My dad owned a cake shop back in the day and we sometimes got weevils out of the flour bins when we were sifting the flour. I used them for my fish and birds. You can grow weevils in flour, rice, bird seed, oats or anything grain based. Just have a big bin of flour sitting around for 6 months and then sieve them out. Birds will eat the larvae and the adult moths, although the moths fly away when you put them in the aviary. But if you freeze the moths then you can put them in a bowl for the birds to eat.

Aphids have just been mentioned and were another staple for my fish and birds. Mum had roses in the garden and I added to her collection when I found out aphids loved new growth on roses. I would go out with a 2 litre ice-cream bucket and hold it underneath the new flower buds, then gently tap the flower buds and the aphids would drop into the bucket. I either fed them off straight away or put a lid on the bucket and froze them for later use.

The problem with termites is you have to go into the bush to find them and then freeze them so they don't start eating the house and furniture. But they are eaten by lots of birds.

Ants are eaten by some birds but ant eggs and ant pupae are usually eaten by most insectivorous finches and wattlebirds. Ants can be cultured in aquariums, plastic containers or you can buy special ant houses. The hardest part is getting the eggs/ pupae out of the sand, and shaking the ants off your hand after.

Flying ants are also eaten and you can run around with a net in spring nd catch them, then freeze them or use them live.

Wingless fruit flies are eaten by lots of birds and can be cultured in plastic or glass bottles with a bit of fruit in the bottle. The wingless ones can't fly away and you can get starter cultures from university supply shops. If you want to have wingless fruit flies in an aviary, you get a 10 litre plastic bucket and put a brick in the bottom of the bucket so it doesn't tip over. Add some fruit to the bucket and put some bird wire on top of the bucket to stop the birds getting at the rotten fruit. The flies will breed in the fruit and as they hatch and crawl out of the bucket, the birds will eat them. You will get normal fruit flies doing this but the birds are able to catch them too.

We used to get swarms of midges in spring and summer. The air would turn black and there would be millions of them. I ran around with a large (12 inch) fish net catching them and putting them into plastic bags. I then put the bag in the freezer to kill them, then bottle them up and keep them frozen until used.

Earthworms can be fed to birds and quails love them. There are hundreds of different species of earthworm and some are big while others are small. The smaller varieties are better for birds. However, you can also take young worms from bigger species of earthworm and birds will eat the young worms that are smaller. You can buy worm farms from Bunnings or any hardware store or nursery. You will have to look around for small species of worm or just use whatever is available.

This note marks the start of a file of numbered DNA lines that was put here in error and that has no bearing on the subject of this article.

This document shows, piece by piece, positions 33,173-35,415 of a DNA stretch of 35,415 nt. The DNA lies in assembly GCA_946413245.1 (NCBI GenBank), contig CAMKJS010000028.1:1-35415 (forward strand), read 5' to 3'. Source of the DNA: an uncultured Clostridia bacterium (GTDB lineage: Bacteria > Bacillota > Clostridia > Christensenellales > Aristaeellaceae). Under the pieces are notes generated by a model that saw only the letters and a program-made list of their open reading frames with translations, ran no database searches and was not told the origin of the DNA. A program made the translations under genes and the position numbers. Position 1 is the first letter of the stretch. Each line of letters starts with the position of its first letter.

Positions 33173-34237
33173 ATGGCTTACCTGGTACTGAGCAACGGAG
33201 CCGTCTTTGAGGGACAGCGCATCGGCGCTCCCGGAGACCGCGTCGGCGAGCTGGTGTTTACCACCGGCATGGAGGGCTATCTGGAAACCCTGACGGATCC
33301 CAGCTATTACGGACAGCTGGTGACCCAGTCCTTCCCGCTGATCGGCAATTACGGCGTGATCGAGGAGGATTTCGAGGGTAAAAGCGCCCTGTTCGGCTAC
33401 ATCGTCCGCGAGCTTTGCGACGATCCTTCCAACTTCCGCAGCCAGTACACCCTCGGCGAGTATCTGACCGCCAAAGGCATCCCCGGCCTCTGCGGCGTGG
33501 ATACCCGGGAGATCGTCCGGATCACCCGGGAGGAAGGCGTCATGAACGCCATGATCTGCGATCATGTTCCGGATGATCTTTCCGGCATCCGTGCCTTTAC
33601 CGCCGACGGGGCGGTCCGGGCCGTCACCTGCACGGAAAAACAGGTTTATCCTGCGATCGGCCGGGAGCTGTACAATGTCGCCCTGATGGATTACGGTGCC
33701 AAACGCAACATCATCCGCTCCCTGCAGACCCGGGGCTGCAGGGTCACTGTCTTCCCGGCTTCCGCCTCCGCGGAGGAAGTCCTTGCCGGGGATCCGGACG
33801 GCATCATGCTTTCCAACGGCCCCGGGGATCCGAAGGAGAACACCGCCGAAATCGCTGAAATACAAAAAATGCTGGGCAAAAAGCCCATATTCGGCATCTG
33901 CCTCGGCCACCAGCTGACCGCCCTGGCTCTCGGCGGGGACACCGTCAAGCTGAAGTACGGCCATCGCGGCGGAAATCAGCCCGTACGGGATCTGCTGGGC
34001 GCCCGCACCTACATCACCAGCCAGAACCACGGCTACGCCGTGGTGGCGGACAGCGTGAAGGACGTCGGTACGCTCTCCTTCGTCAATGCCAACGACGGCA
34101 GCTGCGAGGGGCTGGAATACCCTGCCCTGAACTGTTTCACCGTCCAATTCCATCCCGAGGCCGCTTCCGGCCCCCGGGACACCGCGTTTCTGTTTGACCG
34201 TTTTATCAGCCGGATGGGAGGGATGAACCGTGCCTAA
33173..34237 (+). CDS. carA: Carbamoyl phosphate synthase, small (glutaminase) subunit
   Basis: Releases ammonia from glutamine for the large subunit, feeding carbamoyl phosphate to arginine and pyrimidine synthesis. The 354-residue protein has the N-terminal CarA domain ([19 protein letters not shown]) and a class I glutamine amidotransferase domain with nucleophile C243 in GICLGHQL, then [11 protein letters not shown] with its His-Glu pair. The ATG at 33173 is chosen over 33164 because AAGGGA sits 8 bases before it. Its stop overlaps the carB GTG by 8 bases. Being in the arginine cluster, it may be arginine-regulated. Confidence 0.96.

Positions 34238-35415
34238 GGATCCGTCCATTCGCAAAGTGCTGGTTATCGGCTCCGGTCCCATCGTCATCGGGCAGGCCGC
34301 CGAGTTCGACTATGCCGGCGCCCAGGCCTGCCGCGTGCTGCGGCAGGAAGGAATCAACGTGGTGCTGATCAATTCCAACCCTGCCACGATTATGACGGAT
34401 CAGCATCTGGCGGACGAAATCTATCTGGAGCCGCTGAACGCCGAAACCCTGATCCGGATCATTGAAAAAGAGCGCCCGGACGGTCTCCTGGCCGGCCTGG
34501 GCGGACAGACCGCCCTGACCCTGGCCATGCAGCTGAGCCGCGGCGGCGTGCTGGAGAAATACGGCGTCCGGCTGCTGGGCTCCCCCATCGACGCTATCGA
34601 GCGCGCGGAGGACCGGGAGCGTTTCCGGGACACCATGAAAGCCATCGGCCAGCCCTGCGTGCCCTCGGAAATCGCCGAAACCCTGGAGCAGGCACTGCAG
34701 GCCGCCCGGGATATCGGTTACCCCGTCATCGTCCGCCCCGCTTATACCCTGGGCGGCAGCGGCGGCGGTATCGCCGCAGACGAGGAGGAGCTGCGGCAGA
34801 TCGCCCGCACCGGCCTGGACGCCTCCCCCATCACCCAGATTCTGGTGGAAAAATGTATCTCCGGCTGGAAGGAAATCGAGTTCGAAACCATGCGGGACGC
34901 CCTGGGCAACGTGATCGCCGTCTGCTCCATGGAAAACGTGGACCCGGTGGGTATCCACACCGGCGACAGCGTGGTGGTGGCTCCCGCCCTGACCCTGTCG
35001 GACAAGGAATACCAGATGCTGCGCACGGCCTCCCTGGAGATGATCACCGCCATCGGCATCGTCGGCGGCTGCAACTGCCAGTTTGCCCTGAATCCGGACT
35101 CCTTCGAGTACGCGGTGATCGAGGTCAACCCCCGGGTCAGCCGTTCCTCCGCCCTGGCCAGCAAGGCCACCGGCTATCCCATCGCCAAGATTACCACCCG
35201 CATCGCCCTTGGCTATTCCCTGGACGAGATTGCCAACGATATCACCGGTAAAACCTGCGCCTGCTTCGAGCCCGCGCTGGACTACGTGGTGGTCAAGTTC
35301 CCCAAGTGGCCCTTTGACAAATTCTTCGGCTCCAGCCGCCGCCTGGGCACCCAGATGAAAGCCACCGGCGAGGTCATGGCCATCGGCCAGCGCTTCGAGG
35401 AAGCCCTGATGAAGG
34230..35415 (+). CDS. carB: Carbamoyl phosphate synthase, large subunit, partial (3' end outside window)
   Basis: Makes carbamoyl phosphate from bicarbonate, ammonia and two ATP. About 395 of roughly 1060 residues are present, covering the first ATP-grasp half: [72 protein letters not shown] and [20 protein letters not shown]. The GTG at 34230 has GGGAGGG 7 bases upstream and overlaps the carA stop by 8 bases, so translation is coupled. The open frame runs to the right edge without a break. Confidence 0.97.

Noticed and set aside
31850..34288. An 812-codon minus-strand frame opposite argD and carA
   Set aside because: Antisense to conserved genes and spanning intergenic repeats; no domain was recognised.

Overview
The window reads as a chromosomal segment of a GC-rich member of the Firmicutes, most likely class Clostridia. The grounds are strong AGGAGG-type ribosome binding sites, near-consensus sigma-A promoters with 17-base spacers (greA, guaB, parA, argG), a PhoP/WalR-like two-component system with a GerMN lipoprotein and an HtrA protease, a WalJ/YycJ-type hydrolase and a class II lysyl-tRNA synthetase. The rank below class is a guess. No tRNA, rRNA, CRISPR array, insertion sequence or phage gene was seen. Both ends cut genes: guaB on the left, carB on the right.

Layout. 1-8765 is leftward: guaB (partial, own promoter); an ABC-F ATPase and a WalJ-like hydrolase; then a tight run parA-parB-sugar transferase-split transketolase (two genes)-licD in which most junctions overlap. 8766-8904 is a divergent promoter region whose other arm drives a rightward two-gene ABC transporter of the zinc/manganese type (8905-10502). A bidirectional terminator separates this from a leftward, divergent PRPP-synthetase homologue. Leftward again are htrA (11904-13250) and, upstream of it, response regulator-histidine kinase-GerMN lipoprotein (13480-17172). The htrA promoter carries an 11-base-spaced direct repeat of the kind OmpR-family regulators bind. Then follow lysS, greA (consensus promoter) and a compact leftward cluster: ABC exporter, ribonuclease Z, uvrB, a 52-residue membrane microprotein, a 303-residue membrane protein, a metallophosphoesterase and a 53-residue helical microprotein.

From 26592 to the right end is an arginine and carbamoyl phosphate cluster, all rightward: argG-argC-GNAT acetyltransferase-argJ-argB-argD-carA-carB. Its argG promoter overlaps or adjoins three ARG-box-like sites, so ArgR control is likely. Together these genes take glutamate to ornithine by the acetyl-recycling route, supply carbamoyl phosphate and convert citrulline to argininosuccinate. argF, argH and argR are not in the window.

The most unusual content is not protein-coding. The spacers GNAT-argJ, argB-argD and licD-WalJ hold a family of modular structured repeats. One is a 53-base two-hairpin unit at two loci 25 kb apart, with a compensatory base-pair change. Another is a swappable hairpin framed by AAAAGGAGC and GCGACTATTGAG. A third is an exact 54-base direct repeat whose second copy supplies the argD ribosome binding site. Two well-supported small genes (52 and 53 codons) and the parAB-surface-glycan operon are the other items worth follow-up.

You can get white worms and grindal worms, which are much smaller than normal earthworms and these can be cultured in 2 litre buckets containing a bit of peat moss or potting mix (without fertiliser in) on the bottom. The worms are fed a dry powdered baby cereal and when they have bred up in large numbers, you find them crawling up the sides of the container. You can wipe them off with your finger and feed them to birds or fish.

I used to feed earwigs and cockroaches to my birds. The finches didn't touch them but the quails would go absolutely nuts over them. We had a pile of rocks out the back under an oak tree and I would simply go around with a bucket and pair of tweezers. I turn rocks over and grab the earwigs, roaches, spider or worms and put them in the bucket. When I had enough I would throw the contents onto the aviary flood and the quails would go berserk running around pecking at the insects and eating them. I had baby quails everywhere, all year round. earwigs can be grown like mealworms.

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Whilst most African finches will take live food like insects, most Australian finches do not have a lot of insects in their diet. Australian finches & parrots breed after the rains start and green grass seeds become available. We had a lot of vacant blocks around our property and every winter they would get covered in wild oats and various other seeding grasses. Each day I would go out and collect bucket loads of green grass seeds on stems and put them in the aviaries. Within 2 days of doing this, every bird would be breeding. It was an instant stimulus for them. They got green grass seeds right through winter and spring. In summer I would grow birds seed and feed the green seed heads to the birds.
death to all cats & ants
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finchbreeder
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Very comprehensive Rod. I don;t like the flour weevils, because of the moths. But seed weevils are different, no moths follow.
LML